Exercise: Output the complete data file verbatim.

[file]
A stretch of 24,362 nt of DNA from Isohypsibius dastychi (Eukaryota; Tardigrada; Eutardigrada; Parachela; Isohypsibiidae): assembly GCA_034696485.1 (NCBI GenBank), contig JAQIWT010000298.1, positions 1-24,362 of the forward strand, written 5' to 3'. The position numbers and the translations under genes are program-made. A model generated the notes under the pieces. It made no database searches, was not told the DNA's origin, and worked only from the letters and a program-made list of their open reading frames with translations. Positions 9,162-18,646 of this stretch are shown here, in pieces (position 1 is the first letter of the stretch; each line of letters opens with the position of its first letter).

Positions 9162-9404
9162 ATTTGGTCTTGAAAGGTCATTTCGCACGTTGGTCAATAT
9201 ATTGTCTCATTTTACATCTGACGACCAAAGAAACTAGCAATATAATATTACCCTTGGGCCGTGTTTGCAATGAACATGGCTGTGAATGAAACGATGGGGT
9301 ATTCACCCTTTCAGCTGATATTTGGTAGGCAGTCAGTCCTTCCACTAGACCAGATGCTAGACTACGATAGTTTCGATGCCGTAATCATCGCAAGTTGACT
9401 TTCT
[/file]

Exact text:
A stretch of 24,362 nt of DNA from Isohypsibius dastychi (Eukaryota; Tardigrada; Eutardigrada; Parachela; Isohypsibiidae): assembly GCA_034696485.1 (NCBI GenBank), contig JAQIWT010000298.1, positions 1-24,362 of the forward strand, written 5' to 3'. The position numbers and the translations under genes are program-made. A model generated the notes under the pieces. It made no database searches, was not told the DNA's origin, and worked only from the letters and a program-made list of their open reading frames with translations. Positions 9,162-18,646 of this stretch are shown here, in pieces (position 1 is the first letter of the stretch; each line of letters opens with the position of its first letter).

Positions 9162-9404
9162 ATTTGGTCTTGAAAGGTCATTTCGCACGTTGGTCAATAT
9201 ATTGTCTCATTTTACATCTGACGACCAAAGAAACTAGCAATATAATATTACCCTTGGGCCGTGTTTGCAATGAACATGGCTGTGAATGAAACGATGGGGT
9301 ATTCACCCTTTCAGCTGATATTTGGTAGGCAGTCAGTCCTTCCACTAGACCAGATGCTAGACTACGATAGTTTCGATGCCGTAATCATCGCAAGTTGACT
9401 TTCT